A couple of drugmakers are celebrating this week after favorable decisions from England’s cost watchdog.
The National Institute for Health and Care Excellence (NICE) has recommended both Eli Lilly’s Taltz and Pfizer’s Besponsa—and for the latter drug, the decision marks an about-face from the cost-effectiveness gatekeeper.
For Lilly’s anti-inflammatory med, the endorsement comes in psoriatic arthritis (PsA), Taltz's newest indication. NICE backed the drug solo or with methotrexate under a couple of conditions—including that patients haven’t responded or have stopped responding to anti-TNF drugs within the first 12 weeks of treatment, and that Lilly provides Taltz with a confidential price break.
It’s a boost for Taltz, which is competing head-to-head with Novartis giant Cosentyx in both the psoriasis and psoriatic arthritis categories. And while Cosentyx had a big head start in both, Lilly thinks the positive trial data Taltz generated in PsA patients who had already been treated with anti-TNF drugs will provide its contender an edge.
“Up until now, the prescriber won’t have had a clinical trial to refer to that will give the prescriber confidence” that a therapy would perform well in the previously treated population, Pete Salzmann, Lilly VP of immunology, said in a December interview. And that population’s a large one, considering that “only about half of the patients will get a fully satisfactory response to their first-line agent.”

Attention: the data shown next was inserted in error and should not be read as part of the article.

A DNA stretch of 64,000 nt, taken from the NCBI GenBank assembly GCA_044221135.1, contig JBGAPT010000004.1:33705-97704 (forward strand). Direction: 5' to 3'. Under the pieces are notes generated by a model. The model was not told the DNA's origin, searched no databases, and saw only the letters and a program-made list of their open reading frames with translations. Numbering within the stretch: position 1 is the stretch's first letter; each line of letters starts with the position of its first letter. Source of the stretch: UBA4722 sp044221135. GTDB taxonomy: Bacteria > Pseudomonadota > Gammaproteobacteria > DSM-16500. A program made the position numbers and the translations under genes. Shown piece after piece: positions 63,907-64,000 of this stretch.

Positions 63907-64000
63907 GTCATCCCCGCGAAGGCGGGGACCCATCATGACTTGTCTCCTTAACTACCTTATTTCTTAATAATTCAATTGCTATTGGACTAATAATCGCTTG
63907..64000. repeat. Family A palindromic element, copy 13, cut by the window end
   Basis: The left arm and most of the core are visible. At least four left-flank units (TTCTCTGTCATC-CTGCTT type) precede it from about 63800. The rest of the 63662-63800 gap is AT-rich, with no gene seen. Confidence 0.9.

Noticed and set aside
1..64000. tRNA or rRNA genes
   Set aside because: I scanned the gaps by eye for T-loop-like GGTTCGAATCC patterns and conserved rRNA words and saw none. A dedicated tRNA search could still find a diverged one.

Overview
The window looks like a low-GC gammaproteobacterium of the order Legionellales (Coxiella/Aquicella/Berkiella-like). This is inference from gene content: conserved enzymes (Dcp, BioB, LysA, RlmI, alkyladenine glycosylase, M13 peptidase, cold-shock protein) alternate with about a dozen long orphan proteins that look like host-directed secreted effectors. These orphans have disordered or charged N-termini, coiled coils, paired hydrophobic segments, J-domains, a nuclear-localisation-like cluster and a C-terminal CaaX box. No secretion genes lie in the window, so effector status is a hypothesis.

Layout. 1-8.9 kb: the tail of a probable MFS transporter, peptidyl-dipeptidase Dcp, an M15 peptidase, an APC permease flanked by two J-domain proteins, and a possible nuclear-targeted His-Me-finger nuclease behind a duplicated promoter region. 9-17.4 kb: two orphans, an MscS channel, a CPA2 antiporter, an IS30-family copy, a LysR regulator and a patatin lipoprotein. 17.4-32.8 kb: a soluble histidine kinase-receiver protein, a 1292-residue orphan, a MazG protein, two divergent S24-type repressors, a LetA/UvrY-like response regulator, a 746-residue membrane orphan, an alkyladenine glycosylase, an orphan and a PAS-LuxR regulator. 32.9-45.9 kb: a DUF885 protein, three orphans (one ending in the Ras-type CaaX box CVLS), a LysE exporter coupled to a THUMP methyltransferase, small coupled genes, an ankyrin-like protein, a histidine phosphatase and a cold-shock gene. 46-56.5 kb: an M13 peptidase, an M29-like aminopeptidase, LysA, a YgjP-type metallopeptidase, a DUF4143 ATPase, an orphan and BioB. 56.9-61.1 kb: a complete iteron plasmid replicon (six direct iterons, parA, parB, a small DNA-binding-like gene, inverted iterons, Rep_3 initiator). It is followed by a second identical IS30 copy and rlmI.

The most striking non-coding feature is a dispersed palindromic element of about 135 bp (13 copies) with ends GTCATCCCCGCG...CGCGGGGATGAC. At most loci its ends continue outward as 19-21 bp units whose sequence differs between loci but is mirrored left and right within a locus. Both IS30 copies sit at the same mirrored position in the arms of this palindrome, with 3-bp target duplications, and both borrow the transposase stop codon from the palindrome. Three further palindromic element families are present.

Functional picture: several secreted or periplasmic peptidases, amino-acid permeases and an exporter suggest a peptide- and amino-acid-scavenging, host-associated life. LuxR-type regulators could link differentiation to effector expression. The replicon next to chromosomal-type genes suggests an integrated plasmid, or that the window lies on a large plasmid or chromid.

Meanwhile, for Pfizer, new guidance recommending acute lymphoblastic leukemia drug Besponsa is also a welcome development. NICE gave the cancer-fighter the cold shoulder last August after determining it wasn’t cost effective, and Pfizer had plenty to say about that verdict.
“Today’s frustrating decision for inotuzumab ozogamicin is another example of how NICE is not appropriately assessing the value of modern cancer medicines, leaving patients without access to new treatments that could transform their lives,” the company said in a statement at the time.
Now, though, NICE is in favor, and in its updated guidance it pointed to a the fact that “more people having” Besponsa “are able to go on to have a stem cell transplant when compared with people having … other treatments” for relapsed or refractory CD22- positive B-cell precursor forms of the disease. Besponsa also meets NICE’s criteria for qualifying as a life-extending end-of-life treatment, another factor that scored it points with the body.
“We welcome NICE’s decision and are pleased that leukemia patients across the country will now have routine access to this potentially transformative treatment option," Craig Eagle, Pfizer UK's oncology head, said in a statement.
As Lilly does, though, Pfizer has to provide Besponsa with a secret discount on the £8,048-per-vial drug if it wants to stay in NICE’s good graces, NICE said.